This is a discussion on Bedding Material- Devcon or Marine-Tex??? within the The M14 forums, part of the M14 M1A Forum category; What what be the better bedding material for the M14, Devcon or Marine-Tex???
I will be bedding my newly aquired McMillan M2A M14 stock ...
IMHO, I think Devcon is a better product. Devcon makes several different grades of material (Steel, Titatnium, etc.) that gives you a choice of which one to use depending on the application.
For the main receiver area, I think Devcon is stronger and will outlast Marine Tex over a given period of time, reducing the need to skim bed. The closest to the Devcon Steel Bed material that I have used is the Acra Steel Bed material which is also outstanding.
Devcon Steel Putty and Marine Tex are both easy to use, but Marine Tex is a bit more "buttery". Both will stay where you put it, but I find the heavier, thicker material easier for me to apply.
Recently, in pillar bedding a Rem 700, I used all Devcon products, the 5 minute epoxy to hold the pillars in place, the Devcon Liquid Steel to flood the pillar base and then used Devcon Steel Putty to do the final bedding and it came out GREAT!
My remaining Marine Tex will be used for non essential areas like barrel channels, repairs, etc. Or maybe skim bedding, but Devcon or Acra Steel Bed will be the choice for me in the primary bedding job.
Good Luck on your bedding project! I don't think you will unhappy or dissatisfied either which way you go.
In your response here, you talk about 'skim' bedding, 'flooding', and 'final' bedding. These sound like three distinctly different operations, versus most of the instructions out there that sort of suggest to smear it on and clamp it together for an M-1A.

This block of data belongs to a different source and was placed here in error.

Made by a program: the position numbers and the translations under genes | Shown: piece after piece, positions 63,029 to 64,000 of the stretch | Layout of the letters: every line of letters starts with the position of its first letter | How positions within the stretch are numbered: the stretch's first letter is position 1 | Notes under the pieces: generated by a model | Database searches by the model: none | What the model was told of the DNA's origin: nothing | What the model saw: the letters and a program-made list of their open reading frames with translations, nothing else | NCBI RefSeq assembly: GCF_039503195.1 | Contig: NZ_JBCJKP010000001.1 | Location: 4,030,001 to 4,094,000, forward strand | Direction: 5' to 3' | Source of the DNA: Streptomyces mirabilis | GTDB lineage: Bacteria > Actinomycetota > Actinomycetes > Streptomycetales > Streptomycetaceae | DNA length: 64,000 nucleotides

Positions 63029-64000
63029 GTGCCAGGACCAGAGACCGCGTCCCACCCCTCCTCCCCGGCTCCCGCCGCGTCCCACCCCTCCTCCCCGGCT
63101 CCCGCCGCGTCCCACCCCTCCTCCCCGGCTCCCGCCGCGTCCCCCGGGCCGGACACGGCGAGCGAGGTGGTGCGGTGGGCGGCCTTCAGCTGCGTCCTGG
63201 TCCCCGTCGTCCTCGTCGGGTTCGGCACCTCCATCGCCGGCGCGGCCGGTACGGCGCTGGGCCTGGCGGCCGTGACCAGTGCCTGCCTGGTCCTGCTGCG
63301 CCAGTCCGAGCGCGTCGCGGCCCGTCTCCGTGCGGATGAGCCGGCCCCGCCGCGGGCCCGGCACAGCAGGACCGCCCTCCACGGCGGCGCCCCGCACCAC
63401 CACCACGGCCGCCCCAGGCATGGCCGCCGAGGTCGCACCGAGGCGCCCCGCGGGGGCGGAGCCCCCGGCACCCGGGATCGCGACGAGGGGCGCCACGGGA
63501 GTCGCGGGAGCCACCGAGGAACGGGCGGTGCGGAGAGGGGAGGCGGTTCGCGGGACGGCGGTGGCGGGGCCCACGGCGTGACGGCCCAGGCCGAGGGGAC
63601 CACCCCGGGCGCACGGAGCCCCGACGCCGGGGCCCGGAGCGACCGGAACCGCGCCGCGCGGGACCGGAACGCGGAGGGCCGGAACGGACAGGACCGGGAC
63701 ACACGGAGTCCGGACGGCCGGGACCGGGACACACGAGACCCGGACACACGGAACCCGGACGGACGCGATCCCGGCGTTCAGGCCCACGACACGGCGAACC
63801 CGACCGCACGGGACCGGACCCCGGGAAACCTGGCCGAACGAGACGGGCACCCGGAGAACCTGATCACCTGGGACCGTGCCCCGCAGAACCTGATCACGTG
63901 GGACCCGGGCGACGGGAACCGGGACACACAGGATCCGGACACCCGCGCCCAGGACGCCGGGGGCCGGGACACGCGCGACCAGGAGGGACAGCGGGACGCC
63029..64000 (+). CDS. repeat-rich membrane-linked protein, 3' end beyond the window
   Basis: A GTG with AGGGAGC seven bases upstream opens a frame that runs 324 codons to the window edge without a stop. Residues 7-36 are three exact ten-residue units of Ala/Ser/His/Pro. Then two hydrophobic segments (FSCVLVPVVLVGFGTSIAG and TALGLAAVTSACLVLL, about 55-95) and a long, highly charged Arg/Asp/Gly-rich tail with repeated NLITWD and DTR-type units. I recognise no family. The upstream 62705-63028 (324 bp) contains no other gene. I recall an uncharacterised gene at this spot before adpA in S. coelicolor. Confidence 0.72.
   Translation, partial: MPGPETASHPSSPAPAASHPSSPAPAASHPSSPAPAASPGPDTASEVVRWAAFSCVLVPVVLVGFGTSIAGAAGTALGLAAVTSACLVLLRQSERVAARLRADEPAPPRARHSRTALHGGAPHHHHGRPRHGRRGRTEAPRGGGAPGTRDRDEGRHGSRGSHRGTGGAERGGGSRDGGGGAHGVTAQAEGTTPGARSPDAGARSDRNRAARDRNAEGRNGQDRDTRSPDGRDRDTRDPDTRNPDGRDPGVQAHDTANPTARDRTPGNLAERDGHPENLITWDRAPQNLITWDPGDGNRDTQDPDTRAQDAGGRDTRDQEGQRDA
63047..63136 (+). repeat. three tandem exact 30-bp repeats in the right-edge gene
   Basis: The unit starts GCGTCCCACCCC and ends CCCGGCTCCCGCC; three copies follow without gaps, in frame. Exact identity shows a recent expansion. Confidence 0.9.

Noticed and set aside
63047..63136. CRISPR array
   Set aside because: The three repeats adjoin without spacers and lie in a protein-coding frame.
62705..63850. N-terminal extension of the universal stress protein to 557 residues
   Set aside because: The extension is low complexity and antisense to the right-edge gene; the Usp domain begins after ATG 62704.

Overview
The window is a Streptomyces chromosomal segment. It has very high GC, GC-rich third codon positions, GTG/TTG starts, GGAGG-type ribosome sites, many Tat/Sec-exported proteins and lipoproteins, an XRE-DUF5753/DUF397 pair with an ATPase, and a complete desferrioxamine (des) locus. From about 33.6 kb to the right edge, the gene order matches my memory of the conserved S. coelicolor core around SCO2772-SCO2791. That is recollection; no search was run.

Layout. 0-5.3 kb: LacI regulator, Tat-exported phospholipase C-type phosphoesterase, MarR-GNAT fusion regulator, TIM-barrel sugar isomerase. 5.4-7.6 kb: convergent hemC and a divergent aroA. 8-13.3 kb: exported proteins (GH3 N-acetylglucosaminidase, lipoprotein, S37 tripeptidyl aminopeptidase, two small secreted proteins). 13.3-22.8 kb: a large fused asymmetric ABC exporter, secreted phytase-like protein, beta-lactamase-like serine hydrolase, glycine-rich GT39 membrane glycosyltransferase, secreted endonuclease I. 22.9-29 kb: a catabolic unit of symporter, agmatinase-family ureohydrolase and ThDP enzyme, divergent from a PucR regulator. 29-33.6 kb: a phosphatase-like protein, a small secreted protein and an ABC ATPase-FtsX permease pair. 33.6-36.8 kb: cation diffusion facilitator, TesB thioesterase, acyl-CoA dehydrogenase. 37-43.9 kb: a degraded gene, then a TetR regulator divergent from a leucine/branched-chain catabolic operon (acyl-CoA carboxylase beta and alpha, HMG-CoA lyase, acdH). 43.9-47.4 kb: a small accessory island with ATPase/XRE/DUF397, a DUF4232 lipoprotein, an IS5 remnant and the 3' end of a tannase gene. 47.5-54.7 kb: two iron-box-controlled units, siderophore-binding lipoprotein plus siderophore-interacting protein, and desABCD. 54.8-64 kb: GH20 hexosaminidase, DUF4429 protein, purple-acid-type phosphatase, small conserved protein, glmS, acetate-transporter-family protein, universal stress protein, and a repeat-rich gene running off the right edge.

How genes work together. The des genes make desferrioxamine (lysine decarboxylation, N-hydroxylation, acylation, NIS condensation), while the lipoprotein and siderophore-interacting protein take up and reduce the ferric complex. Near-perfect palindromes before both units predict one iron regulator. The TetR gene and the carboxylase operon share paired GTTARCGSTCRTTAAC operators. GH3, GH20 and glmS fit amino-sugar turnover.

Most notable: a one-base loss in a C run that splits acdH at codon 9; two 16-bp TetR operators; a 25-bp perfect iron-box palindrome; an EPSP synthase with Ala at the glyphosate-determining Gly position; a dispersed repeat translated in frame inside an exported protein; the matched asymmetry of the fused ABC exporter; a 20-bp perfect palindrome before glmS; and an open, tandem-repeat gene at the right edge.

Could you elaborate on what the differences are in these bedding techniques, or do they only apply to a Remington 700?
Yes, I was describing to Skullboy the different products that I used on a "pillar bed" project for a REM 700.
The 5 minute epoxy holds the pillar in place, while the Liquid Steel, is poured into the milled cavity surrounding the pillar to give it the foundational strength in keeping the pillar in place. Then the Steel Putty was used for the final phase which the receiver itself would sit in.
All of this is DIFFERENT with a simple M14 type bedding project. It only requires the use of one product (whether Marine Tex, Devcon, Acra, etc.) to bed the receiver to the stock.
I think it is essential that the bedding material be applied properly to both the stock and receiver to get a good and tight fit! The bedding material is not "smeared" but more "rolled" in place, thus removing air pockets. Air bubbles, craters, pock marks is the worse thing from an "looks" perspective but may not affect performance, but it does demonstrate the bedders ability to apply the material.
In bedding a standard bolt action rifle without "pillars" would be the same as in the M14 type rifles. One product should do all...
Working with different bedding materials, you will find that there are big differences in consistency and texture. The steel, titanium, etc. are much thicker and can feel like butter to peanut butter in texture.
In Skullboy's case, he asked about two well known products. Marine Tex and Devcon... and both are excellent products. I'll bet his rifle came out AWESOME!!! We should PM him to post pictures of how it turned out!
I hope I was able to be more clear in this post... please let me know if I can be of additional help. You should also check with Warbird, Ted Brown, M14Dan, etc... these guys make some really cool stuff!